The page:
V.L. What exactly inspired you?

А.О.. In my opinion Russian orthodox icons represent some sort of ontological dullness. I am speaking about dullness in creative, constructive sense of the word. Monotony, repetition, immobility and even numbness are original attributes of an orthodox icon. You can look at it as an analogue of political practice that I was describing above, but as its negative analogue. Search for lofty ideals and images in an icon seems to be a sign of its inadequate understanding. The main idea of an icon is the idea of tradition and repetition, which is dullness. I wanted to make dull works of art, to create an object that cannot be interpreted. Dullness in that sense is - as a matter of fact - very subtle. It means absence of apparent interpretations as well as absence of purpose and single understanding why and for whom it is created. It is slow groping for essence.    

            For example people come to Donald Judd’s exhibition and get entirely lost as they don’t understand what it is and what purpose it serves.  I believe, minimalism is a very serious practice that strives to show nothing but what it contents. This is the rule I followed when creating the most recent objects. Yet I wasn’t inspired precisely by minimalism as it mostly values space geometry.      

V.L. Going back to the issue of politics, I would like to repeat that it presents a repeated, irreversible action. It is also necessary to add that is always an action performed by a group of people, not by individuals, for a certain mass of people (not for individuals). If aesthetic activity is opposed to political activity, then it is this very activity of one person for single persons. It is also known that the radical change in art has been connected (as some art historians phrase it at least) with introduction of mass exhibitions in Europe, where visitors could come in groups, such as families, etc. Tradition of an exhibition opening day is also worth mentioning, as it breaks all the previous conventions of art contemplation. Today an opening day is an event for the main target audience, for the”right” people and that of course influences art itself greatly. Contemporary art directs its efforts towards instantaneous interpretation, utmost simplicity of reproduction and meaning, etc. Your position nowadays seems opposite to this kind of practice. Thus, itisdeeplyconservative

А.О. That is why I do not go to any exhibition openings recently. They have nothing to do with those who would like to understand the essence of art. Its place and means of production are connected with loneliness that transforms into peculiarities of artistic language. These very important factors are hardly valued in contemporary society. And such colloquial terms as conservative or progressive position needed to be thrown into the garbage, in my opinion.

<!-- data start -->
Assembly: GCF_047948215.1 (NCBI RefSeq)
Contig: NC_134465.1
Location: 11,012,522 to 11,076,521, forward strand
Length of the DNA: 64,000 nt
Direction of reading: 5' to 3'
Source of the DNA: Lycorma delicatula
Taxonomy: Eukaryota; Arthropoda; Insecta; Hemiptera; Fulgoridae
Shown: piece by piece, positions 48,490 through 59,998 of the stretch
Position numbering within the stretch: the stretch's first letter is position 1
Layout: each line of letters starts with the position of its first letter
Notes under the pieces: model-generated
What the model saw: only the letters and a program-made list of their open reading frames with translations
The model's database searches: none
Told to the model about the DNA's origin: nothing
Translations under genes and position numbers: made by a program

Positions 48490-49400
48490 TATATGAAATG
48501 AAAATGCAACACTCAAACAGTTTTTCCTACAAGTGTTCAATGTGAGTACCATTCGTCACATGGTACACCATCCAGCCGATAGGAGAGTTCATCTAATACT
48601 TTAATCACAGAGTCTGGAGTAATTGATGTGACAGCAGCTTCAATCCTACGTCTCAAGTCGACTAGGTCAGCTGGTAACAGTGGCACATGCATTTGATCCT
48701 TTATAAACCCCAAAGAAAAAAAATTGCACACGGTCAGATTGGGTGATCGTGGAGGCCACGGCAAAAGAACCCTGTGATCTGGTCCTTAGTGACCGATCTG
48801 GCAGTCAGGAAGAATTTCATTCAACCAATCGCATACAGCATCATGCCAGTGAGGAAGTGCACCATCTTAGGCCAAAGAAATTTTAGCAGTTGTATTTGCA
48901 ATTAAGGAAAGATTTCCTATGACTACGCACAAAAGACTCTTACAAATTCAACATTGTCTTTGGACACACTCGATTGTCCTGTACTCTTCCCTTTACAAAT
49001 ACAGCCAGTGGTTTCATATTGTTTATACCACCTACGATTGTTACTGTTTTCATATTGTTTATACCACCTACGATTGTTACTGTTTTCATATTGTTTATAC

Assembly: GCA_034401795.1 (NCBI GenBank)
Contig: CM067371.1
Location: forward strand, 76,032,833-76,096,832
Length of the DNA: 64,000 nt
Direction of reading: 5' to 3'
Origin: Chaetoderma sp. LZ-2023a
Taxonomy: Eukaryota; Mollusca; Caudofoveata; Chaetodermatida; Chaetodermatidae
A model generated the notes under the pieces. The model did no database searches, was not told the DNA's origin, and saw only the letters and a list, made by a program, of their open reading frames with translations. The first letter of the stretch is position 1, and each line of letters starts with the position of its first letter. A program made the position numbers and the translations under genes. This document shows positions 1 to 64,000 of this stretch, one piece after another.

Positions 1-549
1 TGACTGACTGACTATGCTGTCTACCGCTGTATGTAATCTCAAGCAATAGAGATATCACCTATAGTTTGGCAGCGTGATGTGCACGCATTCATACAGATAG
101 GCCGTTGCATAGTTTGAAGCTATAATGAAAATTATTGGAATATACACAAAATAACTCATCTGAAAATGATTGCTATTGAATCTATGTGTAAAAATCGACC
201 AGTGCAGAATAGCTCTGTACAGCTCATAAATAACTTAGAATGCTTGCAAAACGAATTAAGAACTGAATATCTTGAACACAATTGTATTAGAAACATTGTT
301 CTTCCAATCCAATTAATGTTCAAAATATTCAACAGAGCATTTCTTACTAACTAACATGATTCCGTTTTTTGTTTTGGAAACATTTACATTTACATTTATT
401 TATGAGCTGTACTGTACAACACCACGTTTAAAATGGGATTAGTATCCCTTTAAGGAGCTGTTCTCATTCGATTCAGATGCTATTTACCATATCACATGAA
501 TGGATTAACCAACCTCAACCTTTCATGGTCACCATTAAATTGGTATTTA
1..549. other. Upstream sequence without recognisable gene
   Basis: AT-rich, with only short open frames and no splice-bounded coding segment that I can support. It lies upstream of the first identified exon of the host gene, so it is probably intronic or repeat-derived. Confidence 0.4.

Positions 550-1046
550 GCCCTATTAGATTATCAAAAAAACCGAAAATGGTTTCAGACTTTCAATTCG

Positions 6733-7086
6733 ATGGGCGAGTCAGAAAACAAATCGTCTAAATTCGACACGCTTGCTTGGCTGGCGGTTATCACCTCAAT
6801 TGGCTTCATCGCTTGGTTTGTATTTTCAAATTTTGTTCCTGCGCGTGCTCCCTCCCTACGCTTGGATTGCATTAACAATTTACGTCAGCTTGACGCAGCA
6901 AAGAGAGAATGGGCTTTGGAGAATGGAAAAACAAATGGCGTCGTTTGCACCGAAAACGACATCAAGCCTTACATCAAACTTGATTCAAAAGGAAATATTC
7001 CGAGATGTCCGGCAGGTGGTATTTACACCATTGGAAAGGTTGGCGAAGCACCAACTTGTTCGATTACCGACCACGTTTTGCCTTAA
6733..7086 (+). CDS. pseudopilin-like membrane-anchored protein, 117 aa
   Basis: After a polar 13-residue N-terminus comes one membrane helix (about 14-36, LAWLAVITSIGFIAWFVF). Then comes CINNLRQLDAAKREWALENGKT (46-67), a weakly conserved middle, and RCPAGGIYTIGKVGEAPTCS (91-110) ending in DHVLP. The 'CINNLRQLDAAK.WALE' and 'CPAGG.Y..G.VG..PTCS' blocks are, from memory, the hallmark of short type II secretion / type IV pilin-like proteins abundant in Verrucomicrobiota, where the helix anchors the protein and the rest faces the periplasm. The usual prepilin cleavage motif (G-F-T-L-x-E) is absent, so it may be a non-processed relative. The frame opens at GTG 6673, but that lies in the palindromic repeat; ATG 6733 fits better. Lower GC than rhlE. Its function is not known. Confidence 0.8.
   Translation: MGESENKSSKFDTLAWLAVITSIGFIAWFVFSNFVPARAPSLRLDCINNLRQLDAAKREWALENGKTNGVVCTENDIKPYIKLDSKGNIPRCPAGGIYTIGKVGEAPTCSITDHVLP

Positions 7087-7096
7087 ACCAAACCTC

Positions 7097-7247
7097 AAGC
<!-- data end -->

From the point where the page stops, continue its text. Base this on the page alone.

I interpret contemporary fine arts as a sort of a halt in philosophical sense. A halt of an image, a halt of a person in front of an image, it differs from current situation in cinema or video where thousand of images alternate constantly. An elementary physical halt of an image changes its perception radically. An artist who produces a halt treats an autonomous image differently from an artist or a director who makes thousands of images. When a viewer finds himself in front of an art piece that awoke his interest, he is brought to a physical halt: his brain, imagination and thought start functioning simultaneously. In this sense art is entirely anti-political activity, because politics, as I am convinced, is nothing but a skill to move objects around in space. Mao Zedong has a great phrase about politics: “The table wouldn’t move unless somebody moves it”.

V.L. Your new pieces of art also give rise to one more theme: connection of an object and its title. Existing object as a rule certainly has a title. An object’s title is a sign of its function. So, a ”dull” non-functional object should have no title. In case of art, physically external movement transforms to subjectively internal one, it can also develop into producing various titles for art objects - into naming. A title communicates certain content to an object. My question is, how is your artistic object connected with naming - not-naming?   

А.О. For now I can only say that a strange object that arises and exists beyond the bounds of pragmatic world, pragmatic appliance and ordinary meanings, should not be named as logic suggests. On the other hand, human brain is made in such a way that when it collides with something that tumbles out reality it tries to name it. I created objects in such a way, even in purely mechanical sense, that they are very difficult to be distinguished one from another. Therefore I entitle them “untitled” and use slang words to describe it in brackets. Yet nowadays it is not clear to me what role a title plays. I think it is the first step towards neutralization of an art piece. The main meaning and goal of an art piece is to stay unidentified as long as possible, bodily at maximum, be a material object. Any title would always be a way of defining it. However, at the same time it seems to me (and this is not an analytical belief, but a sensual feeling) that abstract art is impossible in contemporary situation. It seems that subjective creative will today lacks resources that would provide an opportunity to create objects not connected with reality…